Ceduna Oysters

Oysters in Ceduna

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Oysters in Ceduna

Ceduna is known as the Oyster Capital of the World. This world-wide delicacy is grown in the pristine waters of the Great Australian Bight around Ceduna, with some of the best oysters in the country found in the surrounding bays. While many people travel to the Eyre Peninsula for all types of delicious seafood, oysters are certainly one of the most sought-after foodie experiences on the Far West Coast.

There are plenty of ways to enjoy the fresh oysters in Ceduna. From touring a working oyster farm to joining in the annual Oysterfest in Ceduna, there are many ways to learn about this coveted seafood. This article will cover everything that you need to know about oysters, including all the ways you can taste them in and around Ceduna.

About oysters

Oysters are salt-water bivalve molluscs that live in the sea and marine environments. While there are hundreds of different varieties of oysters, they all come from only five species. These five species are the Pacific Oysters, Kumamoto Oysters, European Flat Oysters, Atlantic Oysters and Olympia Oysters. The main difference between these species are the different shells and shapes that they come in. Pacific Oysters are the main species that are grown around the Eyre Peninsula.

The briny meat that is found inside oysters is considered a delicacy around the world and can be consumed cooked or raw. These edible oysters belong to the ostreidae family, while the pearl making oysters are part of the pterridae family. The latter are found in deep water ocean, rather than close to the coast.

Oysters play an important part in the ocean’s ecosystem by filtering pollutants in the water. They are also extremely healthy for humans to consume, and not only because of the long-standing myth that they have aphrodisiac qualities! They are rich in essential vitamins and minerals for good overall health.

History of eating oysters

Oysters have been consumed by humans for many centuries. There is evidence that they were consumed in Australia up to 10, 000 years ago by Aboriginal people, and probably much longer. It’s most likely that they were consumed cooked back then, roasted over an open fire. The shells were then used for tools and fish hooks, with many remains of oyster shells being found around Australia dating back thousands of years. 

However, it was during the Roman era that they became a sought-after delicacy by the royal class. There is even evidence that the first ever cultivation system with channels and locks to control tides was built by Sergius Orata during the Roman Republic, making oyster farming a very old tradition.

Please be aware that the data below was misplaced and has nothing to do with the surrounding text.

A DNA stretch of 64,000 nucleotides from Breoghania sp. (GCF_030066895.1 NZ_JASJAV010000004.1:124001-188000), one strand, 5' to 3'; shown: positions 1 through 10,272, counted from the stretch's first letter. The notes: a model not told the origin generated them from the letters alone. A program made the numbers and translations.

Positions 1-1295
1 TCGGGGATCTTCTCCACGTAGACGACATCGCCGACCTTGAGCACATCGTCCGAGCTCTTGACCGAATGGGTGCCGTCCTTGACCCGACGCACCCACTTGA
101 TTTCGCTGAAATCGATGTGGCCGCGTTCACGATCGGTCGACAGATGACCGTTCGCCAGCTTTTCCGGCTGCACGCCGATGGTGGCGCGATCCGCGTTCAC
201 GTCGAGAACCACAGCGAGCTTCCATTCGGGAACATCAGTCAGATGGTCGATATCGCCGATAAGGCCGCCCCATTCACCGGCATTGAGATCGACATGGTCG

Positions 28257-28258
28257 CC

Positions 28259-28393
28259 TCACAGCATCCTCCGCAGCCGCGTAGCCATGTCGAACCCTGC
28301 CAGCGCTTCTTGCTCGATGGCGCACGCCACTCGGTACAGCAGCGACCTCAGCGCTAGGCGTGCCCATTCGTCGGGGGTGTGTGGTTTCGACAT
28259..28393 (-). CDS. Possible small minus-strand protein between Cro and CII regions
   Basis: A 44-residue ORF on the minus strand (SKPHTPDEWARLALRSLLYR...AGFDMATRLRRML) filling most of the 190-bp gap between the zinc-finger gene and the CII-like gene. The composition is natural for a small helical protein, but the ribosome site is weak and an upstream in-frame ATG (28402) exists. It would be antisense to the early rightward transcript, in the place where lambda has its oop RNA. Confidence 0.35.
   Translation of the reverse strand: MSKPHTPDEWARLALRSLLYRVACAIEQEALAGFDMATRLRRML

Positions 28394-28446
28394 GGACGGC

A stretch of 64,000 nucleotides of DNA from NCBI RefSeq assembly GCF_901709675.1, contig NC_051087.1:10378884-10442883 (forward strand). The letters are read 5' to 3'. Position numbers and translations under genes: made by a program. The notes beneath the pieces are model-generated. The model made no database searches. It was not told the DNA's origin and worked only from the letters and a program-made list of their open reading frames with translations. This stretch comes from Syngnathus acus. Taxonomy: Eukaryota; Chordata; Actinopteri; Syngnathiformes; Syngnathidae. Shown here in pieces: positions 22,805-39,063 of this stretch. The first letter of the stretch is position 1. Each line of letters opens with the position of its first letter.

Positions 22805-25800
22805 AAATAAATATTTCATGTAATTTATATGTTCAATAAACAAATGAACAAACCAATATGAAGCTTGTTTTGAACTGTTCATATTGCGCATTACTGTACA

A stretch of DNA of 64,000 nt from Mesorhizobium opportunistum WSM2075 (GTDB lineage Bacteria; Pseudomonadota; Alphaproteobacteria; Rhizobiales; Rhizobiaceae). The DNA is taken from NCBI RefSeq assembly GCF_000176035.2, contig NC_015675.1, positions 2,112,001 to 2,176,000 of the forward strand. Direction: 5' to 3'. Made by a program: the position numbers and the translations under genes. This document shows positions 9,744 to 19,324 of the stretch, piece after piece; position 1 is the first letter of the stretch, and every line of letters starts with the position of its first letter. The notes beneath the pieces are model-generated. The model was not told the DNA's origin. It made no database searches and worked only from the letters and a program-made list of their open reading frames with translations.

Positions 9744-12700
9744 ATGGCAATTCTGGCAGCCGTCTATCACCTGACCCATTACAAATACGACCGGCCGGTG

During the 19th century they became a popular seafood to consume in Europe and America and they were relatively cheap and abundant at the time. However, this led to the wild stocks of oysters beginning to deplete, and prices started to soar. By the 20th century, they became the expensive delicacy that they remain today, with many high class restaurants featuring oysters as a starter or finger food.

Health benefits of oysters

Oysters, like other seafood, are very healthy for you. They are extremely high in zinc, which is great for your immune system and overall energy levels. On top of that, oysters are high in vitamin D and B12, selenium, copper and iron, amongst other vitamins and minerals. As with other healthy seafood options like salmon, oysters are a good source of omega-3 fatty acids, which are polyunsaturated fats that play an important role in a healthy immune system, heart and brain. 

Oysters are also a good source of protein. They’re a complete protein source, meaning that they contain all nine essential amino acids that your body needs. This means that per gram, oysters are one of the healthiest things that you can eat. However, there are a few myths and stories about oysters which many people still believe.

Myths and stories about oysters

One of the most famous myths about oysters is that they are aphrodisiacs. While this dates back to the Roman times when Casanova claimed to eat 50 of them for breakfast to boost his libido, there is no science to back this up quite yet. However, oysters do contain a high amount of zinc and other nutrients which play an important role in energy levels and overall health. This is likely why so many people believe that they also possess the ability to get you into a sexy mood. Another common myth about oysters is that you shouldn’t consume them during the warmer, summer months. This idea is based on the belief that oysters are at their best when kept cold. It’s also during the warmer months that they reproduce and there is a long standing belief that they are best left alone. However, this is really only relevant to wild oysters as the more modern breeding and growing techniques are much better at producing oysters for consumption all year round. Although, they are certainly better consumed when cold, but this can be achieved at any time of year with modern cooling methods. Another fun fact about oysters, which is not a myth, is that oyster shells are recyclable and reusable in many ways. The shells can be used to create and build new reefs, which are at historic low levels around the world. The shells also act as good compost for your garden, as they contain calcium carbonate and can be used to replace lime.